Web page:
What about allowing our partner to "vent" on us?

How does listening to them vent on us affect;

* us

* our partner

* the health of he relationship

Are there any positives for any of the above?
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« Reply #45 on: February 12, 2011, 06:14:28 PM »

I do not allow my partner to vent/be aggressive on me- We have a pact that the first one that raises his voice loses- a little humor but it works.

I do however feel the need to vent here- in a safe environment- to people who understand what I am experiencing.  I attempt to not just complain but to see my way out of the FOG and hear the sanity of clear thoughts and caring voices.  As it was said before-  think thru my feelings.  Venting here helps keep me grounded and sane.  I do not vent in anger, ok, sometimes i do but mostly just use the venting here as a "sounding board".  That saves me from venting to friends and family who can't understand this life we are currently choosing.

I feel it is important to not "stuff" my feelings anymore and will make my partner listen to my feelings-  That is part of our package.  I suffered from cancer 12 years ago and believe the "Feeling Stuffing" had something to do with that and will not hold things inside anymore but I will tell him about them calmly. 
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« Reply #46 on: February 12, 2011, 07:01:05 PM »

When it comes to venting and my relationship, I'd say there's healthy venting, which we do, and unhealthy venting, which we do less often but still cannot completely avoid.

Healthy venting, for us, is when one of us is pissed about something that has nothing to do with our relationship, and we vent about it a bit, and the other comisserates. Like a bad train ride home, or an irritating co-worker, stuff like that.

We try hard not to vent at each other in an unhealthy way, but sometimes we still do. Letting the pressures of life and resentments towards each other allow us to vent at each other in an angry, blaming way. That doesn't help anything. Smiling (click to insert in post)
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« Reply #47 on: February 12, 2011, 08:00:06 PM »

My personal take is that the concept of "venting" is just that: a concept.

It sounds silly to have to say it, but anger isn't, of course, a gas, like steam, that gets stored and increases in pressure until "vented". It's really a temporary emotional state.

Visualizing anger as a gas that has to be "vented" is just a concept. And as the original post references, it's a concept that is being shown scientifically to be not very accurate or helpful.
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« Reply #48 on: February 12, 2011, 11:37:17 PM »

My personal take is that the concept of "venting" is just that: a concept.

It sounds silly to have to say it, but anger isn't, of course, a gas, like steam, that gets stored and increases in pressure until "vented". It's really a temporary emotional state.

Visualizing anger as a gas that has to be "vented" is just a concept. And as the original post references, it's a concept that is being shown scientifically to be not very accurate or helpful.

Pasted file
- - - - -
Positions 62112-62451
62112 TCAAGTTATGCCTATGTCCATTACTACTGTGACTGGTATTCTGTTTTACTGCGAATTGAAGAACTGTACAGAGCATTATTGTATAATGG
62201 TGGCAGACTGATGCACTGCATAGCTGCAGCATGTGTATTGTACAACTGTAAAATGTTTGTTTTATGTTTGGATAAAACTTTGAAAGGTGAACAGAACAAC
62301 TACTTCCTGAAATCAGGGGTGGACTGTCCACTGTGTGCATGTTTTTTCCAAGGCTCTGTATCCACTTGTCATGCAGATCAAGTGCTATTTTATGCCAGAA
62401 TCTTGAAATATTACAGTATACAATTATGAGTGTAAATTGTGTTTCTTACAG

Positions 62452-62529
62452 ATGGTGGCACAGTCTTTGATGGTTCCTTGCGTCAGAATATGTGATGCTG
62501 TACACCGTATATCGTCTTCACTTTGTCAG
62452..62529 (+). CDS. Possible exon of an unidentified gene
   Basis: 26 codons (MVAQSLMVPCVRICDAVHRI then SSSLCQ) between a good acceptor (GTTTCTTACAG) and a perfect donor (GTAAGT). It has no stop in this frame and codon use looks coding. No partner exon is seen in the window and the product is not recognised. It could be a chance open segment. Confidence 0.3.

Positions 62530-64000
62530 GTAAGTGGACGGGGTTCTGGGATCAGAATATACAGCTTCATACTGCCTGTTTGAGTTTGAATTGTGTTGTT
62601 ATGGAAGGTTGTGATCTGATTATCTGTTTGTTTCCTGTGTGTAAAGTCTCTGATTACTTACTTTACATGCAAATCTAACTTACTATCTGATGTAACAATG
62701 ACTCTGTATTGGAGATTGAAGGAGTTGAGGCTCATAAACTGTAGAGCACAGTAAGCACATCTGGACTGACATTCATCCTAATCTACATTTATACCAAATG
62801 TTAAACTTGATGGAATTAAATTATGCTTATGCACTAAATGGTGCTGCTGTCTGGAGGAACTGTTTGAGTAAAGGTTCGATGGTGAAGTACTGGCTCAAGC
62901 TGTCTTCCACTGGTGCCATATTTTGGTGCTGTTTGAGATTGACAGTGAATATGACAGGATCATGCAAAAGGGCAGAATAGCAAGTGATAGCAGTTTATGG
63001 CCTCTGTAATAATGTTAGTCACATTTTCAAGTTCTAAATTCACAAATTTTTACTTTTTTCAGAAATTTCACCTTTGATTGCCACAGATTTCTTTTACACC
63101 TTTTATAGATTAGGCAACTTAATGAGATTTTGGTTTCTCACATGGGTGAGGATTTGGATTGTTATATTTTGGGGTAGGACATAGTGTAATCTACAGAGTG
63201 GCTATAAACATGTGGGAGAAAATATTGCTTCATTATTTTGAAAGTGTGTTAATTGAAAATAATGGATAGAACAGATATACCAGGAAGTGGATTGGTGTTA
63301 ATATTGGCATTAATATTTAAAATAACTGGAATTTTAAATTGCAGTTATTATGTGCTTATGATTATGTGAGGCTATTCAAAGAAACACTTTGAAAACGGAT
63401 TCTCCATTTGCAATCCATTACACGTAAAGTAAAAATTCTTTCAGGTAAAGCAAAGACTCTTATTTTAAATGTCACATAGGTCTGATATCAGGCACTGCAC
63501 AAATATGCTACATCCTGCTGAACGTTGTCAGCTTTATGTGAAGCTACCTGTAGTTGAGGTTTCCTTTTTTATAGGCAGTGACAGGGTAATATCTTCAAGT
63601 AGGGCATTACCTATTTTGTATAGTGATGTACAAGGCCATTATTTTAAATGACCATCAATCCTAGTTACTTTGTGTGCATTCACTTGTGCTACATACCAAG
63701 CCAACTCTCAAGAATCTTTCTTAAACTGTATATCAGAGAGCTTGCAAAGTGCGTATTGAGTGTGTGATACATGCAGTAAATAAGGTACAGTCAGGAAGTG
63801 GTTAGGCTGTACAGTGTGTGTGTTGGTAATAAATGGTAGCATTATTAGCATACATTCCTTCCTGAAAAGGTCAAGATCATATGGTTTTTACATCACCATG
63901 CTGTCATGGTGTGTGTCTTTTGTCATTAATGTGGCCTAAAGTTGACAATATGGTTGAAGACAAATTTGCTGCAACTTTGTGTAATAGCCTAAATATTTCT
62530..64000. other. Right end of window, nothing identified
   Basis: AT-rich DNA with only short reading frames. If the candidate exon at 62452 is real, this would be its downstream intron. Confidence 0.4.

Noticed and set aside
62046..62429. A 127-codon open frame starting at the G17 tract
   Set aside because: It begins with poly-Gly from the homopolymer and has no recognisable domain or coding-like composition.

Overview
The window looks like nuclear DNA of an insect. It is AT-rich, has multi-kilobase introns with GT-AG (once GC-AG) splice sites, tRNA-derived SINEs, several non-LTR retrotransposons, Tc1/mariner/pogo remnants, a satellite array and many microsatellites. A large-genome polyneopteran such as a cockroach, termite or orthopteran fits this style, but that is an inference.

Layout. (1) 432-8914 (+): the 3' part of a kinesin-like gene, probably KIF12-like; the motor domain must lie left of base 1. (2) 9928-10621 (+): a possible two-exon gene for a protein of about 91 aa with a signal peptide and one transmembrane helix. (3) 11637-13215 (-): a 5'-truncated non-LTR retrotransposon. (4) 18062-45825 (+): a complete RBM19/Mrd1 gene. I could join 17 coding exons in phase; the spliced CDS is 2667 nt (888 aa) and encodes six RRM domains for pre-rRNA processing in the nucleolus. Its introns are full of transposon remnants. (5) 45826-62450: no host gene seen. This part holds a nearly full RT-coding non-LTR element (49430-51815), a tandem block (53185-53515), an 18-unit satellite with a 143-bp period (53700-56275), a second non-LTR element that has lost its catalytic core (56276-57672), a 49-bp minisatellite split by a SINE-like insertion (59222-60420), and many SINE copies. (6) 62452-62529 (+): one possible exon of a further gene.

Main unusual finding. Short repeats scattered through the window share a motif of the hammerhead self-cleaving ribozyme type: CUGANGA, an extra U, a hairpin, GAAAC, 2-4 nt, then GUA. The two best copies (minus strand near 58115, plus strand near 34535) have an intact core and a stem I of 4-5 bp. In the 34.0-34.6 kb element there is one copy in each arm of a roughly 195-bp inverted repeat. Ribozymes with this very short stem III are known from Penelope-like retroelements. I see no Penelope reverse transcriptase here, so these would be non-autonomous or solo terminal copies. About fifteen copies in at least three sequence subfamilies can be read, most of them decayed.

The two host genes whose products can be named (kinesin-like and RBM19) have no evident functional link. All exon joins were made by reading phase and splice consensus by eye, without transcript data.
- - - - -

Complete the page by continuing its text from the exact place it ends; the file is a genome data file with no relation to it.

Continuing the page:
OK, it's a temporary emotional state.  What causes it to dissapate then?  Time? Breathing?  Talking it out?  Venting?  All of the above?  Truth be told it's going to be different for everyone.  If it just goes away and we don't have to do anything about it why are our BPDs always getting angry over mostly nothing?  Why do they continue to have irrational fears for situations that happened in the past? 
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« Reply #49 on: February 13, 2011, 09:01:02 AM »

I'm going to ramble a bit... .

I've tended to focus on the negatives... .vent, ruminate, lose sleep over things, etc.  Very recently I decided to actively find and feed the positives vs. zeroing in on the negatives.

To the question of how to do this? It's a very deliberate action, takes a lot of practice and focused attention. In the beginning I used exercise, journaling, talking to someone, anything to help me get rid of the physical manifestations of the negatives so I could move through it. Today I mostly use yoga and meditation.  Eventually, it starts to become... .an ingrained behavior, just like all other behaviors. The more I practice, the better I get at it, and one day it's just... .part of how I behave. The other day a negative part of a conversation popped into my head. I asked myself: is it worth even thinking about this? The answer was no. And somehow... .I was able to just dismiss it and move on. It's as though my brain has created layers of filters. Sometimes... .things get caught in the first filter, the intellectual filter. That's when I can discard easily. Sometimes... .they get through that filter and into the emotional body. That's when it becomes more difficult, but not impossible. I am a work in progress.

* Does allowing our partners to vent on us increase their aggression?

* Does venting here increase our resentment and the helpless feeling of being stuck?


I'm going to continue my ramble as these are interesting and multi-layered questions... .

For me, venting = sharing with a 3rd party (not the person/situation I am angry with). Thus not sure if question number one actually means allowing them to rage at us? In which case I'd say yes, it would feed their aggression. (Plus big boundary violation which would require communication vs. venting.)